This thesis is concerned with stochastic perturbation theory of the symmetric eigen-value problem. In particular, we provide results about the probability of interchanges
in the ordering of the eigenvalues and changes in the eigenvectors of symmetric matrices subject to stochastic perturbations. In this analysis we use a novel combination of traditional Numerical Linear Algebra, Perturbation Theory and Probability Theory. The motivation for this study arises from reliability of spectral clustering of networks, when network data is subject to noise. As far as we are aware, there is nothing comparable in the literature.
Further, we make conjectures from which we derive an asymptotic relation between the distributions of the largest eigenvalue and the 2-norm of random symmetric ma-
trices, whose entries above the main diagonal are independent, identically distributed random variables with probability density functions being symmetric with respect to zero, including matrices from the Gaussian Orthogonal Ensemble (GOE). As far as we know, some of these conjectures are not new (possibly only as conjectures) but we are not aware of any proofs.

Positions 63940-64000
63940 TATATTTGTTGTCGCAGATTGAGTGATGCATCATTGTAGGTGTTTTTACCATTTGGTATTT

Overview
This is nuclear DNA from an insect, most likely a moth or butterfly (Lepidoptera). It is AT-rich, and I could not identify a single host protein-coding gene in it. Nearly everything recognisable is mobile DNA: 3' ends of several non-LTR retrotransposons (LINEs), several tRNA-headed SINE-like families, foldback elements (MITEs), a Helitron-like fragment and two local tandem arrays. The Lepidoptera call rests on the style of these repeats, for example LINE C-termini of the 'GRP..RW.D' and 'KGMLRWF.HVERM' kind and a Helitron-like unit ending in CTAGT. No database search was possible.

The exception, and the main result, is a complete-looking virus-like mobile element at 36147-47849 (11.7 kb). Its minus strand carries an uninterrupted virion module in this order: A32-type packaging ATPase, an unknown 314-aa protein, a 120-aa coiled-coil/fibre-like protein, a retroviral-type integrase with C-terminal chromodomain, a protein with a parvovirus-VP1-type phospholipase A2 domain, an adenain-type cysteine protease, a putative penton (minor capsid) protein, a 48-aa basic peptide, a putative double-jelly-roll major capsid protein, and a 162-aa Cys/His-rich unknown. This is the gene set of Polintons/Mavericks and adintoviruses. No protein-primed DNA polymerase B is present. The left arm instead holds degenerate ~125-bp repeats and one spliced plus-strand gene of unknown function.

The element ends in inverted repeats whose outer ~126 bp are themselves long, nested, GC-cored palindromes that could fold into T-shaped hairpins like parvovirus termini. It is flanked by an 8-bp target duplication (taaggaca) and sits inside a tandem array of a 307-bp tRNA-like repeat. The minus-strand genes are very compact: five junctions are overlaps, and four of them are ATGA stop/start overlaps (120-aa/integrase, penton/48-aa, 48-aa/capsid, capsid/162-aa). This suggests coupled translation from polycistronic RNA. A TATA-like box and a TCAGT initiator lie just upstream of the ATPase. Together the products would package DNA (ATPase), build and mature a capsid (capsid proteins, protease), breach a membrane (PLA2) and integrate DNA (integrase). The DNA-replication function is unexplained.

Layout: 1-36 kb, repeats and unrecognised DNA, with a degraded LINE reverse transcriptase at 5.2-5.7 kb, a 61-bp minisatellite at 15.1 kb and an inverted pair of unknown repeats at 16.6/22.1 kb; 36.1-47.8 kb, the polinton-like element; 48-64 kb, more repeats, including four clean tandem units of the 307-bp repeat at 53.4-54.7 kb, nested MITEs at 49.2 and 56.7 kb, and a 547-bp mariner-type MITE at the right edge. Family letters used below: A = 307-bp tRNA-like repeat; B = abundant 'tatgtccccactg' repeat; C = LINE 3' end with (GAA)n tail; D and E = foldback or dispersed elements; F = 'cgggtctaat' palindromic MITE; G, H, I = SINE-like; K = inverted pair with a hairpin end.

Also, we consider networks of coupled oscillators. In their analysis we use both, knowledge of dynamical systems and spectral properties of non-negative matrices. As a result, we present an algorithm, which uncovers the \master-slave" structure of the network. With its help, the analysis of the dynamics and the entrainment of the entire network can be reduced to considering only few of the oscillators, those whose dynamics determine the behaviour of the rest. This can be helpful in large networks exhibiting the \master-slave" structure.
Finally, we consider similarities of spectral clustering with respect to di®erent matrices which can be associated with a given network. In particular, we compare clustering
of products of Path graphs with respect to two di®erent matrices: the Laplacian and the Normalised Laplacian matrices of the graph. We make the comparison by constructing a Homotopy between two eigenvalue problems and, using some Linear Algebra techniques, we show that the two matrices give similar spectral clusterings when applied
to products of Path graphs.
|Date of Award||1 Oct 2008|
|Supervisor||Alastair Spence (Supervisor)|